Negative interest rates are working despite the squeeze on banking profits, Europe’s most powerful central banker insisted on Thursday.
European Central Bank president Mario Draghi defended the controversial policy in a Frankfurt speech Thursday, claiming negative rates “have turned out to be powerful in terms of easing financial conditions”.
The ECB first cut its deposit rate below zero in 2014, effectively charging banks to park cash at the ECB overnight.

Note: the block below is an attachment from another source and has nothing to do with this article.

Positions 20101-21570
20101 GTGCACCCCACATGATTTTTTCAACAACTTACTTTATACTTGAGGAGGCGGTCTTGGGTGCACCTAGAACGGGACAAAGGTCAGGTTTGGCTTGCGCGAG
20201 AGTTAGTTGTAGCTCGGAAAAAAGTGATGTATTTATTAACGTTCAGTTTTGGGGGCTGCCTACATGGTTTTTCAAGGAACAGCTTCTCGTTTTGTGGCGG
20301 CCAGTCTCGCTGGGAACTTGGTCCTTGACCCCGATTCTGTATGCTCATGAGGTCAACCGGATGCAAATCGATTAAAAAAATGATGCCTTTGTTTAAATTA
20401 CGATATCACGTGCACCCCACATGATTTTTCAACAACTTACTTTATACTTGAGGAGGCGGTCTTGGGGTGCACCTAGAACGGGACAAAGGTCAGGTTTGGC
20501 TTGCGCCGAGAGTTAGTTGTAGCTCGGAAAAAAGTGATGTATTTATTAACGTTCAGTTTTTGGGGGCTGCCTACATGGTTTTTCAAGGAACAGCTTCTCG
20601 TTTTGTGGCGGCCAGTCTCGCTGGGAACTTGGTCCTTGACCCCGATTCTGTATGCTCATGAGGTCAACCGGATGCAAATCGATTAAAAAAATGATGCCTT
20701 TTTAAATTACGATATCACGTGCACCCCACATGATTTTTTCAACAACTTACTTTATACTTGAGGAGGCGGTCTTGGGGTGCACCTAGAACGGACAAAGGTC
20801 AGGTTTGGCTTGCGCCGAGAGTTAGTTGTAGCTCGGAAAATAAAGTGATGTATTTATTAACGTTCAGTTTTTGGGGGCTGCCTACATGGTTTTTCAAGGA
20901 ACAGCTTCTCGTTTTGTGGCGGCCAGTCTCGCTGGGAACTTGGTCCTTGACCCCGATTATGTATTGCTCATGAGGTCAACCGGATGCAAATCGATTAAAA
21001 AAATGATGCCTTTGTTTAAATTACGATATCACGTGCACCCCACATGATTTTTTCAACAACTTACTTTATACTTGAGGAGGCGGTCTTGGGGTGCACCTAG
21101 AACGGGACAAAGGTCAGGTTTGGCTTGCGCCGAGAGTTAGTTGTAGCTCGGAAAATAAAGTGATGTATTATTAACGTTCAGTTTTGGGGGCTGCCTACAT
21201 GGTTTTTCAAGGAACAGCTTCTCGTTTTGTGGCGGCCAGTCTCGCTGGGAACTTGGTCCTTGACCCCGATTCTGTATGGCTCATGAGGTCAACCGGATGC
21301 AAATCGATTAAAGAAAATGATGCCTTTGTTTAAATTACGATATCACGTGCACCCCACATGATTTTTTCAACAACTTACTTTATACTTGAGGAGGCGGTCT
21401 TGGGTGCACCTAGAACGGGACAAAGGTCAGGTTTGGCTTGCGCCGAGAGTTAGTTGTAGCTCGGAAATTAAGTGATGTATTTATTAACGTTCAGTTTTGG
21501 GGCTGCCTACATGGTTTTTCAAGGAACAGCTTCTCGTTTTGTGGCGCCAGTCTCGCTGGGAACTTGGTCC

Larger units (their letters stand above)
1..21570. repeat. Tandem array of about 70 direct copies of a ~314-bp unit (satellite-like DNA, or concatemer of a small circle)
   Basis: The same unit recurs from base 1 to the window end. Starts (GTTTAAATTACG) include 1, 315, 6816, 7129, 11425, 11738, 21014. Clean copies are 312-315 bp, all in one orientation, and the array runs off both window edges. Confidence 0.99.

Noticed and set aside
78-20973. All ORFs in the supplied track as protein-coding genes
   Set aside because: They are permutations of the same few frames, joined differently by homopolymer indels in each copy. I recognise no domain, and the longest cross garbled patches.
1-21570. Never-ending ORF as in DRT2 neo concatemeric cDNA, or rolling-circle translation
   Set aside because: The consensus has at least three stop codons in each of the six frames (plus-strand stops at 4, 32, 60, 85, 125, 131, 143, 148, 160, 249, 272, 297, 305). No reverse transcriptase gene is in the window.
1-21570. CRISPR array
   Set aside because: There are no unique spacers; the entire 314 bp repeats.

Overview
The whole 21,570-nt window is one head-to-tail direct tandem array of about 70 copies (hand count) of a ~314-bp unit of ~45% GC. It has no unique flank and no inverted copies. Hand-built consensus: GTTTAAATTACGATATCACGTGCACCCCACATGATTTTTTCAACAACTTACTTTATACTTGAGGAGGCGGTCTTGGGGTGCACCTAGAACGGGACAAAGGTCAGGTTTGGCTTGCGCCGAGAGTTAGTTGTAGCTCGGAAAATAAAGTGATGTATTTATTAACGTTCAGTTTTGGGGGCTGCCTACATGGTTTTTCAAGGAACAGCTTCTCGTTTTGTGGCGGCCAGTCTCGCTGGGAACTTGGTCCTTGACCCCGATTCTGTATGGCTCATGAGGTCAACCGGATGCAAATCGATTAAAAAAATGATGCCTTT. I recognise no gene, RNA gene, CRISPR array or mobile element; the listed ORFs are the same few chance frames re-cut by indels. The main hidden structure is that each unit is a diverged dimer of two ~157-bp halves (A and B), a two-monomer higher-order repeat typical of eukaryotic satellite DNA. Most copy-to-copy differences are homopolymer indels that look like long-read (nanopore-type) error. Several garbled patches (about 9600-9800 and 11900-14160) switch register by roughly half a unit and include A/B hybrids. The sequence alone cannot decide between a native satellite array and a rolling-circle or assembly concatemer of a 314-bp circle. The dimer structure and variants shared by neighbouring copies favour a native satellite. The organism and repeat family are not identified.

The rate has since been cut further to minus 0.4%, along with a package of other stimulus measures including an €80 billion (£68 billion) a month money-printing programme, to ward off deflation.
Draghi said: “The potential negative side-effects have so far been limited. As household deposit rates have been sticky at zero, banks’ net interest rate margins have fallen somewhat.
“But the impact on bank profitability has been offset by the positive effects of easier financial conditions on the volume of lending, and the reduction in loan-loss provisions, as monetary policy has lifted economic prospects.”